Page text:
In August, when President Joe Biden rolled out his historic plan to cancel up to $20,000 in student loan debt for tens of millions of Americans, one of the policy’s stated goals was “to help narrow the racial wealth gap.”
Shortly after the president’s announcement, critics of student loan forgiveness brought a series of legal challenges against the plan, saying it was an abuse of executive authority, and soon the Biden administration had to pause its program.
The Supreme Court has now agreed to hear two of those cases at the end of February. Legal experts say the policy faces a narrow path to survival with the court, given its conservative majority.
More from Personal Finance:
Biden to revisit ‘billionaire minimum tax’ in State of the Union
Amid inflation, shoppers turn to dollar stores for groceries
Savers poised for big win in 2023 as inflation falls
If the relief plan falls through, the consequences for Black Americans will be severe, advocates say.
“Not only would this be a disastrous blow to Black Americans, but to our economy as a whole — the racial wealth gap will widen, and the vicious cycle of economic inequality will continue,” said Wisdom Cole, the national director of the youth and college division at the NAACP.
Here are three reasons why the student loan crisis is worse for Black Americans, and why they’d especially feel the loss of loan forgiveness, experts say.
1. Student debt ‘exacerbates racial inequality’
The explosion in outstanding student debt over the past few decades has been blamed for making the racial wealth gap wider. Last year, Black families had 25 cents for every dollar of white family wealth, the Federal Reserve Bank of St. Louis found.
Because Black families have less wealth, their children typically need to borrow more for their education.
About 85% of Black students graduate with their bachelor’s degree holding student debt, compared with 69% of white bachelor degree recipients, according to data from higher education expert Mark Kantrowitz.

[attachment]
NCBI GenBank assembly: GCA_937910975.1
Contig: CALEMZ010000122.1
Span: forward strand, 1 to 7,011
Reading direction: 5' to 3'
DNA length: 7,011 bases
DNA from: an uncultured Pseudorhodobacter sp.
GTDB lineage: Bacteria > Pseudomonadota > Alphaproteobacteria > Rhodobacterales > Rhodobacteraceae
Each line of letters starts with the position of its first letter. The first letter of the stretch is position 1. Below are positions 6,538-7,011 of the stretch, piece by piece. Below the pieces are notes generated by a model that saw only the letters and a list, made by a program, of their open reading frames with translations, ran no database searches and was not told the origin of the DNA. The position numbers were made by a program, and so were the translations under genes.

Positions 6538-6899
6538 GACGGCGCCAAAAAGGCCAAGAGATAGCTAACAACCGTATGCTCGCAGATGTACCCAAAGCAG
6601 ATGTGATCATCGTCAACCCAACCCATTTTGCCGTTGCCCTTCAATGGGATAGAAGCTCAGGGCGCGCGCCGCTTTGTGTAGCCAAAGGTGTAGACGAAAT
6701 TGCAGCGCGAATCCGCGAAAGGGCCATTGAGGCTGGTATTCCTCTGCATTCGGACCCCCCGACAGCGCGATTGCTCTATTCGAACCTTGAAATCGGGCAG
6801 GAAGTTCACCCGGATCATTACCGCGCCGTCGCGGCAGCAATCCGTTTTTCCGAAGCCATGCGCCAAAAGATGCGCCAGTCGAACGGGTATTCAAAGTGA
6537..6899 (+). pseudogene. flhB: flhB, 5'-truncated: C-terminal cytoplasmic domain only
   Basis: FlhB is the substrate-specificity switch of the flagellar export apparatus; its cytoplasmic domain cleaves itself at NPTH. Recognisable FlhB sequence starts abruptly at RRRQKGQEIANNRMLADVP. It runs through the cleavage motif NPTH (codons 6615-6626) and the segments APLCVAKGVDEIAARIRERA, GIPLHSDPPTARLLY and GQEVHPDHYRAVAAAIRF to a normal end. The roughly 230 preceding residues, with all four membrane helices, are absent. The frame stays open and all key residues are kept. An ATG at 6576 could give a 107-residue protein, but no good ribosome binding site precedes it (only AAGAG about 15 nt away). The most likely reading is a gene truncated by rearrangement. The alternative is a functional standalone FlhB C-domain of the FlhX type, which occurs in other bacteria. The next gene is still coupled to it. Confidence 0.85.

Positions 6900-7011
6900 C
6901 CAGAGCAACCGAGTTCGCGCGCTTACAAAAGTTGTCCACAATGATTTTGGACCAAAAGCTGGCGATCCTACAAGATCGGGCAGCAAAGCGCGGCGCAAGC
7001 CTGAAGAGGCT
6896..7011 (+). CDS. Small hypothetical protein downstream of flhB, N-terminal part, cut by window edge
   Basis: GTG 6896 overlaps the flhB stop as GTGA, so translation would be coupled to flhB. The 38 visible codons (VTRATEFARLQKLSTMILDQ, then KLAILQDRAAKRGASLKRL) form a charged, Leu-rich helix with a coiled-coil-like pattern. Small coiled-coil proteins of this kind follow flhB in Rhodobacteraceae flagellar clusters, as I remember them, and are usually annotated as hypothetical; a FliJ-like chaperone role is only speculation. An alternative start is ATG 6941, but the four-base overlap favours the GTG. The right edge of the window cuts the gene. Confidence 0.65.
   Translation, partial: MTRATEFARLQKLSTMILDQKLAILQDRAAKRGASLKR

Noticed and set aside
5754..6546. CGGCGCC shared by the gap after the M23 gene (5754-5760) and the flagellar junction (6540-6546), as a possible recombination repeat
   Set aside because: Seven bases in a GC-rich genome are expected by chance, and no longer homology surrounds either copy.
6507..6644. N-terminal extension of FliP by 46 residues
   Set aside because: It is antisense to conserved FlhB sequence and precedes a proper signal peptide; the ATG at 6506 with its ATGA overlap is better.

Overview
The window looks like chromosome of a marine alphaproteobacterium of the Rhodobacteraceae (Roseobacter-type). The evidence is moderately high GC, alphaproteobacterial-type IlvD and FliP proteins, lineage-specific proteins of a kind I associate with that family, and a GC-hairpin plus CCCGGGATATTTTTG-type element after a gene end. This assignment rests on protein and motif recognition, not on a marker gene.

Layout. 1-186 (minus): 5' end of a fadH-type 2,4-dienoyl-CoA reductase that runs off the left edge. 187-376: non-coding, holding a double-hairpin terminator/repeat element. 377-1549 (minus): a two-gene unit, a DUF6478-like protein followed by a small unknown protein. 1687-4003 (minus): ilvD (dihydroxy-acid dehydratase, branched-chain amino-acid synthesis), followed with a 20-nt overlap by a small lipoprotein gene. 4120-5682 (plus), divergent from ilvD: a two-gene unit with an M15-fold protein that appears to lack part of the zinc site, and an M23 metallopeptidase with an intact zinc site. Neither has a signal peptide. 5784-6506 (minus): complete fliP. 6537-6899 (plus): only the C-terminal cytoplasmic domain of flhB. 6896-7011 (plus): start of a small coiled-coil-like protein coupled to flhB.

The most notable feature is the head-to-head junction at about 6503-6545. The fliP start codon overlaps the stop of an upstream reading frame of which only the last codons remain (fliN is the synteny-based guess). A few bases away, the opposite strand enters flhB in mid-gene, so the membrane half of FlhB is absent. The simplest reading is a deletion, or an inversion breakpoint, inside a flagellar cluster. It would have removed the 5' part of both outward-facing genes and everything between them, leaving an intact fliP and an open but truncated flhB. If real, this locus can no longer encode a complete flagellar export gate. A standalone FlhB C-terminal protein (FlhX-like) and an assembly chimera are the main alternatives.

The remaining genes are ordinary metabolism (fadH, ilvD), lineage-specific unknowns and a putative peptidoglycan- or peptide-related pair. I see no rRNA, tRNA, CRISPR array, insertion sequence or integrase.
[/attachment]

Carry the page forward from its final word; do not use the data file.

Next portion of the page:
And since student debt is often taken on relatively early in a person’s life, it can then make it harder to hit other milestones down the line that help build wealth, such as buying a house and investing, experts say.
“Student loan debt is both a product of the racial wealth gap and a tool that exacerbates racial inequality,” said Jaylon Herbin, director of federal campaigns at the Center for Responsible Lending.
In 2018, around 40% of Black college graduates said their student debt delayed their ability to buy a home, compared with 34% of their white peers, Kantrowitz found.
2. For-profit colleges target Black students
For-profit schools have come under fire for misleading students about their programs and career outcomes — and for preying on people of color.
“For-profit schools disproportionately target Black and low-income students across the country,” Herbin said.
Nearly 18% of Black undergraduate students enroll in for-profit colleges, compared with closer to 11% of white undergraduate students, according to Kantrowitz.
“Black students are more likely to enroll in for-profit academic institutions with lower degree completion rates,” Herbin said. “Therefore, they often are forced to repay debt for higher education that did not increase their job prospects.”
In the 12 years after entering college, nearly half of for-profit students defaulted on their student loans, according to the Brookings Institution.
3. Black borrowers struggle more with repayment
Because of historic racial and economic inequities, Black student loan borrowers struggle to repay their debt more than their white peers.
Prior to the pandemic, the default rate for Black student loan borrowers was more than 30%, compared with 13% for white borrowers, according to the The Center for American Progress. Meanwhile, white borrowers pay down their education debt at a rate of 10% a year, compared with 4% for Black borrowers.
Without student loan forgiveness, these repayment challenges are likely to only worsen, Cole said.
“The burden of student debt may very well follow Black borrowers for the rest of their lives, crippling their ability to achieve the upward mobility that higher education supposedly guarantees,” he said.